SKOS and OWL 2 are Now Interoperable

In tech news, SKOS has been altered to interoperate with OWL 2. Up until now the two vocabularies haven’t been able to “play together nicely,” but thanks to a few simple tweaks to SKOS, they are now able to operate together smoothly.

According to the article, “In the semantic Web, arguably SKOS is the right vocabulary for representing simple knowledge structures, and OWL 2 is the right language for asserting axioms and ontological relationships. In the early days we chose a reliance on SKOS for the UMBEL reference concept ontology, because of UMBEL’s natural role as a knowledge structure.” Read more

Introducing OWL 2: A Panel and Community Discussion – SemTech 2009 Audio

Michael A Smith, Clark & Parsia LLC
Deborah L. McGuinness, Rensselaer Polytechnic Institute (RPI)
Ivan Herman, World Wide Web Consortium
Zhe Wu, Oracle Corp.
Ian Horrocks, Oxford University

OWL 2 is the first major revision of OWL, a key semantic technology standard, and is on-track to become a W3C standard in late Spring 2009, just in time for a panel-led community discussion about the opportunities provided by OWL 2.

The panel will be composed of acknowledged OWL 2 experts who’ve helped shape the new revision, including Ivan Herman, Semantic Web lead at W3C; Deborah McGuinness, well-known educator and researcher in ontology-based computing; as well as vendor representatives from Oracle and Clark & Parsia LLC.

The conversation will focus on new features of OWL 2, including the new profiles, as well as usability enhancements that make OWL 2 better suited for a wide-range of real world problems. The panelists will also give insights into the general trends for OWL and OWL 2 adoption among business, government, health care, and related fields. The panel will speak to the rationale behind many design decisions and provide unique insight into the issues surrounding successful adoption of OWL 2. There will be ample opportunity for the audience to shape the discussion during Q&A.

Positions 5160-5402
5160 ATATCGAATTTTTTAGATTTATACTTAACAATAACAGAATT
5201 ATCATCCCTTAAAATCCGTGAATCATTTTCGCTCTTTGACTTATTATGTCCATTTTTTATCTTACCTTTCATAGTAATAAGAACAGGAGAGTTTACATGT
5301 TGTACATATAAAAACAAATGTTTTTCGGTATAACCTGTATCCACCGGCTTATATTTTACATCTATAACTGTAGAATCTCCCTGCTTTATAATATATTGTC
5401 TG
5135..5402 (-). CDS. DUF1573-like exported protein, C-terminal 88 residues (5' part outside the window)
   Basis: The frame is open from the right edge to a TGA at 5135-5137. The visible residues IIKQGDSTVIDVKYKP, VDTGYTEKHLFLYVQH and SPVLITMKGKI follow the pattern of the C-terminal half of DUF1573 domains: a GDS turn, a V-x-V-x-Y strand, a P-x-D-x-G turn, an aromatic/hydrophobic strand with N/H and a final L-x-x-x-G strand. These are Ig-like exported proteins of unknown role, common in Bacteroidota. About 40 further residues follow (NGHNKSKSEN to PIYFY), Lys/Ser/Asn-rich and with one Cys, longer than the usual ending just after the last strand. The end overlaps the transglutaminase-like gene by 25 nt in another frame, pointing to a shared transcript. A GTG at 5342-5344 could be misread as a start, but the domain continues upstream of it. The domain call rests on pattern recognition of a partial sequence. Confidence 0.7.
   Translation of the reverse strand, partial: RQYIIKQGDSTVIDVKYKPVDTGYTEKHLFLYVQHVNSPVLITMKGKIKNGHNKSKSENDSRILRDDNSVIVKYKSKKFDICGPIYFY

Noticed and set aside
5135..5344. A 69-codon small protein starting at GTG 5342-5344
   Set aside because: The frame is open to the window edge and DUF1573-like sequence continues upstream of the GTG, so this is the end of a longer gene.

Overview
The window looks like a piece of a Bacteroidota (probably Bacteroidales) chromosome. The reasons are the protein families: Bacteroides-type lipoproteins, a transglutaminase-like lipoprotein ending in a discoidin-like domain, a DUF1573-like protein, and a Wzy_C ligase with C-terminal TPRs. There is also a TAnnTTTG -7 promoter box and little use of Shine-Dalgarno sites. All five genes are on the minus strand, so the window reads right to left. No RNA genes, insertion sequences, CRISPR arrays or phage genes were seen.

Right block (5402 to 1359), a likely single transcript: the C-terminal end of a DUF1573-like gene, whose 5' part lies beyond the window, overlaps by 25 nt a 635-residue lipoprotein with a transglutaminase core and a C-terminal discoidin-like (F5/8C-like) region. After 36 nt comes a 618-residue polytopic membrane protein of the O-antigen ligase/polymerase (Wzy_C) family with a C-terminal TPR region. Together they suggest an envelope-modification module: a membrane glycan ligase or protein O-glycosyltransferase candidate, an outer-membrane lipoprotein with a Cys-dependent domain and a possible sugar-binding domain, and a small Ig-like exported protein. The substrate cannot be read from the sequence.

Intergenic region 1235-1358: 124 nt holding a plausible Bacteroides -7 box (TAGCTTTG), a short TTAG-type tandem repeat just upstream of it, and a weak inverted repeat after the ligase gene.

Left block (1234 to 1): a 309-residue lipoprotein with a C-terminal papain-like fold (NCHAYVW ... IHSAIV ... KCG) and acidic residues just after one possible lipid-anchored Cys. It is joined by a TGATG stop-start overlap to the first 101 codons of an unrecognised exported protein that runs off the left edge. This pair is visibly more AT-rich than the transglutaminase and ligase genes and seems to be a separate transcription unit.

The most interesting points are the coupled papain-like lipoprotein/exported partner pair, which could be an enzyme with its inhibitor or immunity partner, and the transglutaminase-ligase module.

Attachment: Introducing OWL- A Panel and Community Discussion.mp3 (50.78 MB)


Michael Smith
Michael Smith
Clark & Parsia LLC

Mike Smith is a Senior Engineer at Clark & Parsia LLC, a software
development and consulting firm specializing in the development and
application of artificial intelligence technologies. Mike is a member
of the W3 OWL WG, participates actively in the OWL community, and
publishes content at He is one of the
primary developers of Pellet, the open source OWL reasoner, and
contributes to the Protégé and OWL API projects. He holds B.S. and
M.S. degrees in Systems and Information Engineering from the
University of Virginia.

Ivan Herman
Ivan Herman
World Wide Web Consortium

Ian Horrocks
Ian Horrocks
Oxford University

Ian Horrocks is a Fellow of Oriel College Oxford and a Professor in the Oxford University Computing Laboratory. He is internationally recognised for his work on ontology languages and reasoning systems. He was centrally involved in the development of the OIL, DAML+OIL and OWL ontology languages, and is co-chair of the W3C Working Group that is developing OWL 2. He has published more than 150 articles in conferences, journals and books. In 2005 he received the BCS Roger Needham award for his his pioneering work in the Semantic Web and was also awarded an EPSRC Senior Research Fellowship.

Deborah McGuinness
Deborah McGuinness
Rensselaer Polytechnic Institute (RPI)

Professor Deborah McGuinness is co-directing the Tetherless World Constellation at Rensselaer Polytechnic Institute. For the previous 9 years Dr McGuinness led or co-led the Knowledge Systems Lab at Stanford University. Dr. McGuinness is a leading expert in knowledge representation and reasoning languages and systems, and has worked in ontology creation and evolution environments for over 25 years. She has done foundational work in ontologies, having built and deployed numerous ontological environments during the course of her career in AT&T Bell Laboratories and Lucent Technologies. Her work on languages (including OWL, DAML+OIL, OIL, CLASSIC) is aimed at providing languages that enable the next generation of web applications. She leads efforts at RPI on among other things, explainable systems, accountable social collaborative environments, and semantic eScience. She is on numerous advisory boards for academic and commercial startups and serves as CEO of McGuinness Associates.

Zhe Wu
Zhe Wu

Zhe Wu received his PhD in computer science from the University of Illinois at Urbana-Champaign in 2001. He received his BE from the Special Class for Gifted Young, University of Science & Technology of China in 1996. He is currently a Consultant Member of Technical Staff working on semantic technologies in New England Development Center, Oracle. As an Oracle representative, he participates the W3C OWL (OWL 2) working group. And he served on UDDI standard specification technical committee from August 2003 to September 2005. His work and research interests are in Semantic Web technologies, logical inferencing, database, web services, nonlinear optimization, computer security, and computer networks